In Figure 3, a simple layout of the plant is depicted. Each DC/DC converter provides the maximum power per solar string to maximize H2 production. Strong variability of the production may occur depending on the solar irradiation.

DC/DC converter per string connected directly to electrolyzer stack
Fig. 3 – DC/DC converter per string connected directly to electrolyzer stack.

3.2. DC/DC converters with storage available

To extend the time and the reliability of the renewable plant production, certain amount of energy storage is normally recommended. Based on the location, type of electrolyzer, size of solar farm, epic power personnel can guide you on the dimensioning required for the energy storage.

The controllability of the off-grid plant is optimized by including energy storage, typically by means of an electric battery, as the solar excess production can be saved. When the solar output power fades, the DC/DC converter can maintain the H2 generation by extracting the previously stored energy.

In Figure 4, a general layout of the system considering a common DC connection (also known as DC bus) directly on the electrolyzer stack side.

DC/DC converter per string and battery connected directly to electrolyzer stack.
Fig. 4 – DC/DC converter per string and battery connected directly to electrolyzer stack.

Epic power converters include UPS functionality via their current and voltage regulation to avoid a sudden lack of power in the stack that could deteriorate it. Also, the communication with the plant controller enables the use of the battery DC/DC converter as a peak smoother. This operation is also critical in renewable plants with big fluctuations in available power.

4.     Off-grid DC-powered electrolizer. Example of existing installation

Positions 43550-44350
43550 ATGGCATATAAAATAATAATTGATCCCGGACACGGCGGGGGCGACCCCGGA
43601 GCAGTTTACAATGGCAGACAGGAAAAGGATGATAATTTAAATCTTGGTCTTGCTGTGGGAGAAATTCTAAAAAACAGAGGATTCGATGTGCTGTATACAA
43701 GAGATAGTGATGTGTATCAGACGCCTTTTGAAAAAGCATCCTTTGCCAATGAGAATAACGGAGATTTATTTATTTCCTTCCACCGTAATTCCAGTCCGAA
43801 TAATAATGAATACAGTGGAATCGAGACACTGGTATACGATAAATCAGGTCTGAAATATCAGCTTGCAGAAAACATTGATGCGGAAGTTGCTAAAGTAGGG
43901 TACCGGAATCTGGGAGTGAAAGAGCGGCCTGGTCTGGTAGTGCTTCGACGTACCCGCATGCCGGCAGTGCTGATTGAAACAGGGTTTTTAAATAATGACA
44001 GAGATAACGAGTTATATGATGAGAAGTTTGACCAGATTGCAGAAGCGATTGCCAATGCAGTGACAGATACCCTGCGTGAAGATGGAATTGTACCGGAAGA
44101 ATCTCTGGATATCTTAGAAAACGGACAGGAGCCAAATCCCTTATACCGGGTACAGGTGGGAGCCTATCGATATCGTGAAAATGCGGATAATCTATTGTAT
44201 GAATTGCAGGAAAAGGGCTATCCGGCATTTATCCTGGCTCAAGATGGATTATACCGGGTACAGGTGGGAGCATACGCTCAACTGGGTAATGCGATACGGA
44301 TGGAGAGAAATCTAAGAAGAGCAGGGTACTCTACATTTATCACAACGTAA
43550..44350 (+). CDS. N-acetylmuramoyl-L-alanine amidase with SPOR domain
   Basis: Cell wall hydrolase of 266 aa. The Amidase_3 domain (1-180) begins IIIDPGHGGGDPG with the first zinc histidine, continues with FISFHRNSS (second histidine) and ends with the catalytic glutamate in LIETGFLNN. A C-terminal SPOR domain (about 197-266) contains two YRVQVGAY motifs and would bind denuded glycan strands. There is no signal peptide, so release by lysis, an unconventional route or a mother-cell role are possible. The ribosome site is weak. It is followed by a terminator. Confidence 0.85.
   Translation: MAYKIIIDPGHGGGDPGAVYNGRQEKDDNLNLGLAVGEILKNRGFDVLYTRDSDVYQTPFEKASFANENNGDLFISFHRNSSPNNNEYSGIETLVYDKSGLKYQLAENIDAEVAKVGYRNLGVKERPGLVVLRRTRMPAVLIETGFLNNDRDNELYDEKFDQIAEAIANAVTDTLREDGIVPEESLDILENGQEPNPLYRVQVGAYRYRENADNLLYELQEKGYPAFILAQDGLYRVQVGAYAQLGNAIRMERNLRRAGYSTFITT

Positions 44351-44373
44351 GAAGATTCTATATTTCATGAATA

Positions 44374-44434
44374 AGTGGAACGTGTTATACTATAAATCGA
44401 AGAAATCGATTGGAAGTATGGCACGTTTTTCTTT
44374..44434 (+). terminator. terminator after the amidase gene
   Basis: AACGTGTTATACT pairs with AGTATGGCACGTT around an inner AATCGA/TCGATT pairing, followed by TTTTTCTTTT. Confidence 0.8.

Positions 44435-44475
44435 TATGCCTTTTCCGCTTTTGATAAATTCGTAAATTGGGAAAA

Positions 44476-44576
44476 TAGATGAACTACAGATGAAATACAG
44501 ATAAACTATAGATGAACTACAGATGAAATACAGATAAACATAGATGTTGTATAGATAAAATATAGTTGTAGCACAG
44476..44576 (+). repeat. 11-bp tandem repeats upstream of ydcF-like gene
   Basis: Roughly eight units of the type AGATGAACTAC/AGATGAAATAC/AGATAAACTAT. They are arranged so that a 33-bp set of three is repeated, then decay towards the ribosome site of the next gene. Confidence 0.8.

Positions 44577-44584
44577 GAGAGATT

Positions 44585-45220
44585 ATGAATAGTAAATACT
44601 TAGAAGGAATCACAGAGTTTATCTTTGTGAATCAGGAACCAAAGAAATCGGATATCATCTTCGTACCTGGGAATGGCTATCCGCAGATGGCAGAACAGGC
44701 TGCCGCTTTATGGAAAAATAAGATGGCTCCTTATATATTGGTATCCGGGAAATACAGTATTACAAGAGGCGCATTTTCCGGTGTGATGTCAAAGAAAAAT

Off-grid DC-powered electrolizer. Example of existing installation.
Fig. 5 – Enclosure with integrated epic power modules

The installation of an off-grid 50 kW electrolyzer fed in DC with epic power’s DC/DC converters is introduced below in Figure 5. The installation included 48 V batteries with a DC/DC converter as well to compensate the dips of the solar injection from the solar plant and extend the quality and production time.

In Figure 6, the power provided by the converters connected to each the solar string in a short period of time and in Figure 7 , the power profile of the complete solar farm. As it can be seen, the production is fully optimized per string to maximize the energy absorption.

Output power of each PV string
Fig. 6 – Output power of each PV string
Output power to H2 Electrolyzer coupled with DC converters from solar panels
Fig. 7 – Output power to H2 Electrolyzer coupled with DC converters from solar panels.

This configuration of direct connection in DC to the stack ensures maximum efficiency and control of the plant. The reduced ripple and continuous operation extend the life-expectancy of the stacks.

5.     Electrolyzer fed in DC from solar panels and batteries. Conclusions.

An architecture based on DC-DC converters avoids unnecessary AC-DC and DC-AC conversions so that the entire system can be highly efficient. By including an accurate voltage and current control, it’s possible to feed the electrolyzer without major degradation extending the life expectancy of the membrane.

The individual control of each string of solar panels can optimise the solar production. The converters perform the MPPT algorithms, so no additional elements are required.

Due to the DC microgrid system configuration, including additional units acting as UPS is easy to perform. The converter would adapt the voltage and current levels of the battery to the supply required by the electrolyzer. By sizing the plant correctly, an off-grid system that reduces CAPEX and OPEX can be defined.

We must consider the restrictions of DCDC converters in terms of high voltages. If we must work above 1500 Vdc to avoid energy losses in cables, energy DC-DC solution will no longer be optimal and other alternatives would need to be studied.

You can download here the full document: AN059 – Hydrogen stacks directly fed in DC from solar panels and batteries